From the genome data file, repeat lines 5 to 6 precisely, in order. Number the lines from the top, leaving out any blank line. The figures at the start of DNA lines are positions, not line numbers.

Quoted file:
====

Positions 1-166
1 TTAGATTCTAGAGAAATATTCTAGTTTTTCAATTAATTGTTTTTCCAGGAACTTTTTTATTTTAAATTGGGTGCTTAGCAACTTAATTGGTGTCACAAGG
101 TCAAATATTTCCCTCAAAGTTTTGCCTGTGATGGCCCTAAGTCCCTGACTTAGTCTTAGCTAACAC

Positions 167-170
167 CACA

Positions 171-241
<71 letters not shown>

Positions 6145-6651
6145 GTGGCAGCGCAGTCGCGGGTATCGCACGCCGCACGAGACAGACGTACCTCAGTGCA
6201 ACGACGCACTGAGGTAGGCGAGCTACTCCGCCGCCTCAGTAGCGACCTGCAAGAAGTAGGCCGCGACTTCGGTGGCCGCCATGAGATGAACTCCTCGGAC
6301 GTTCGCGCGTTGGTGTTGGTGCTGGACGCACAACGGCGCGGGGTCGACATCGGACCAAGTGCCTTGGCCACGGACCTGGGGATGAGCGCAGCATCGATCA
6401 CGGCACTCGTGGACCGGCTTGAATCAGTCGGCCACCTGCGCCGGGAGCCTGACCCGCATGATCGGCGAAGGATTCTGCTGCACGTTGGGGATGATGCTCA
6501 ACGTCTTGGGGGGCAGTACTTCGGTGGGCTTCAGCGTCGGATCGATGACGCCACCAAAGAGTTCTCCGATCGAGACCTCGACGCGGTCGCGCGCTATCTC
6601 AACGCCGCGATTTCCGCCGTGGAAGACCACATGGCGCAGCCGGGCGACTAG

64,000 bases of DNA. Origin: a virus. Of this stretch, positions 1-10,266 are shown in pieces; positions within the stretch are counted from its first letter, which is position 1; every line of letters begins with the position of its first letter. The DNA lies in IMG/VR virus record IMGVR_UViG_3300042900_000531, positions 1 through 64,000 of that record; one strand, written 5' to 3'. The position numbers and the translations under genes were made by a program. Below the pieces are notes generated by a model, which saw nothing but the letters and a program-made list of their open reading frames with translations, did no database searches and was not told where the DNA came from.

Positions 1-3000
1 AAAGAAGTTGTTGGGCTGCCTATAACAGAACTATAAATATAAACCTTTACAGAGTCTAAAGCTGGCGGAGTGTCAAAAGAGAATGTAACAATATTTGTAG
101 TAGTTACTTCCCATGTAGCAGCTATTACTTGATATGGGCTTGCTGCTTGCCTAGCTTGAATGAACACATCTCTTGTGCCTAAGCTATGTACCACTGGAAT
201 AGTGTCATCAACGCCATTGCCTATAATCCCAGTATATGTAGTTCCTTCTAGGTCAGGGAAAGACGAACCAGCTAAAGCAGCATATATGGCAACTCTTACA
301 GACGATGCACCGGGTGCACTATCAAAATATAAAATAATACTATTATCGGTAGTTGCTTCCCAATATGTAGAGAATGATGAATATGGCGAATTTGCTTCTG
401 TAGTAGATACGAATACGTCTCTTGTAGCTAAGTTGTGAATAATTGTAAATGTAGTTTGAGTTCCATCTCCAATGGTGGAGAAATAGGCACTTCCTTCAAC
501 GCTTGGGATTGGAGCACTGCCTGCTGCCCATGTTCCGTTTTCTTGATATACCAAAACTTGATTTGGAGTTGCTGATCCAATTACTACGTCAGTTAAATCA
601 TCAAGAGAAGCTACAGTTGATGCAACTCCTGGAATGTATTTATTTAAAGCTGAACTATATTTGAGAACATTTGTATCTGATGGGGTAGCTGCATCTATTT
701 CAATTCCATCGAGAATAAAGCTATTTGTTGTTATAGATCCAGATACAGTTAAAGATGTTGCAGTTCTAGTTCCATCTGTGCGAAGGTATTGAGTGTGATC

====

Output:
167 CACA

Positions 171-241